Economic growth in Kosovo is expected to reach 4.4 percent in 2017, up from 3.4 percent in 2016, driven primarily by investment, and supported by consumption and a recovery in exports according to a World Bank report.
The World Bank Regular Economic Report (RER) that covers economic developments, prospects, and economic policies in the Western Balkans also concludes that jobs grew fastest in Kosovo, where employment went up by 8.5 percent year-on-year, supported by economic growth and a speeded-up public investment program; job creation was broadbased, reaching construction, manufacturing, retail and wholesale trade, accommodation, and agriculture. According to the report the fiscal deficit is projected to widen to 2 percent of GDP in 2017 because of a faster execution of capital projects, including Route 6 project, and an increase in social benefits. “Stronger Euro Area growth, an increase in production of base metals, high prices for nickel and lead globally, and a broad-based growth in the production of tradable goods and services are stimulating exports,” it is stated in the report. According to the World Bank the outlook is positive, with growth projected to reach 4.8 percent in 2018 and 2019, but projected upturn is subject to downside risks, including perceptions about political stability, and a possible shortage of capacity to move forward ambitious public investment plans.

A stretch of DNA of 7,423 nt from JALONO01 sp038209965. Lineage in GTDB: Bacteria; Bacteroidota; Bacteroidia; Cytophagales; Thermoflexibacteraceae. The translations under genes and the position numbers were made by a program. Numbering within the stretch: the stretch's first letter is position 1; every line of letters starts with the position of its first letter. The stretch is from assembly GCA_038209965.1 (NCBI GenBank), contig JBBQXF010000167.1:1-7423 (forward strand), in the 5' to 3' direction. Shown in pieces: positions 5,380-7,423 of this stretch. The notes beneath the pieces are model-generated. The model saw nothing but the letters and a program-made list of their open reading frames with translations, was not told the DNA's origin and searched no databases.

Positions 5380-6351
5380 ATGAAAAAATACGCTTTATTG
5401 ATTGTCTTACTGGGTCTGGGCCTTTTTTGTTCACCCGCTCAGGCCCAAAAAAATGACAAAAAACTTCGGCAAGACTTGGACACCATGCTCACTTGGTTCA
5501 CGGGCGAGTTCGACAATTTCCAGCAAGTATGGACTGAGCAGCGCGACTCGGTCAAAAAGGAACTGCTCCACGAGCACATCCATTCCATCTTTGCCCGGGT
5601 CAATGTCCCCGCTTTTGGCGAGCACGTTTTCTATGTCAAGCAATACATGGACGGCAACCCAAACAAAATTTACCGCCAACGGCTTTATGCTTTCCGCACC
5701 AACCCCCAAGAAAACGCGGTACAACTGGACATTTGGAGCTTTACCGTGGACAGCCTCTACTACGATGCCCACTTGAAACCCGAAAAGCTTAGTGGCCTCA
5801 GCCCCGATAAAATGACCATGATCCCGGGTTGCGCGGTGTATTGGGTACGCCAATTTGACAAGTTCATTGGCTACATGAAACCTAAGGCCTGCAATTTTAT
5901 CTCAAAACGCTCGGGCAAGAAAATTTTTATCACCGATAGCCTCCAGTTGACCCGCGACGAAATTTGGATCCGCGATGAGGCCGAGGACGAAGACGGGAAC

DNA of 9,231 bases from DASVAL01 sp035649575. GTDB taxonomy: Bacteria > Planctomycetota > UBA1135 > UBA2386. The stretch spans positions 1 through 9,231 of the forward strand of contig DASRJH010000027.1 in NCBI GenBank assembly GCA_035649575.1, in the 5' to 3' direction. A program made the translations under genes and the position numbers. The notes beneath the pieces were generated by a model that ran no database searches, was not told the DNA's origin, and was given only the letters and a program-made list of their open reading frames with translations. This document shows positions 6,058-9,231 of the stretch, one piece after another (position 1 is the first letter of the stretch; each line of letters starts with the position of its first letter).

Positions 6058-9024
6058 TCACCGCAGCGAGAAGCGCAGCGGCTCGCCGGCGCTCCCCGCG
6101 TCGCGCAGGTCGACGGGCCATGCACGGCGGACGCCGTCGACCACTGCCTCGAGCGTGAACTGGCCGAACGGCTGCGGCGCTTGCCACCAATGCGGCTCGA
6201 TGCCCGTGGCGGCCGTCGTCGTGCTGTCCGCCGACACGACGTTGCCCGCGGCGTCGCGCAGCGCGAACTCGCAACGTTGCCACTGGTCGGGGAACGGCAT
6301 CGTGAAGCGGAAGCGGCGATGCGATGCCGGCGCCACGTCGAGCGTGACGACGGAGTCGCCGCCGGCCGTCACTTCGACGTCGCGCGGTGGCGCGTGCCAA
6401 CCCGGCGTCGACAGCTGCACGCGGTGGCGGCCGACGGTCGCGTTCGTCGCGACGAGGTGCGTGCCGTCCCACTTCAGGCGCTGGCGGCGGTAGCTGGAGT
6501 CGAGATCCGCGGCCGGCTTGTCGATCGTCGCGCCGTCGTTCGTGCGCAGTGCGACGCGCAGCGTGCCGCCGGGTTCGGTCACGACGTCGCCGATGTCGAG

World Bank says that economies in the Western Balkans continue to grow, with real GDP growth in the region expected to expand by 2.6 percent in 2017. Growth was stronger and investment-led in Albania, Kosovo, and Montenegro, and stable in Bosnia and Herzegovina, driven by consumption.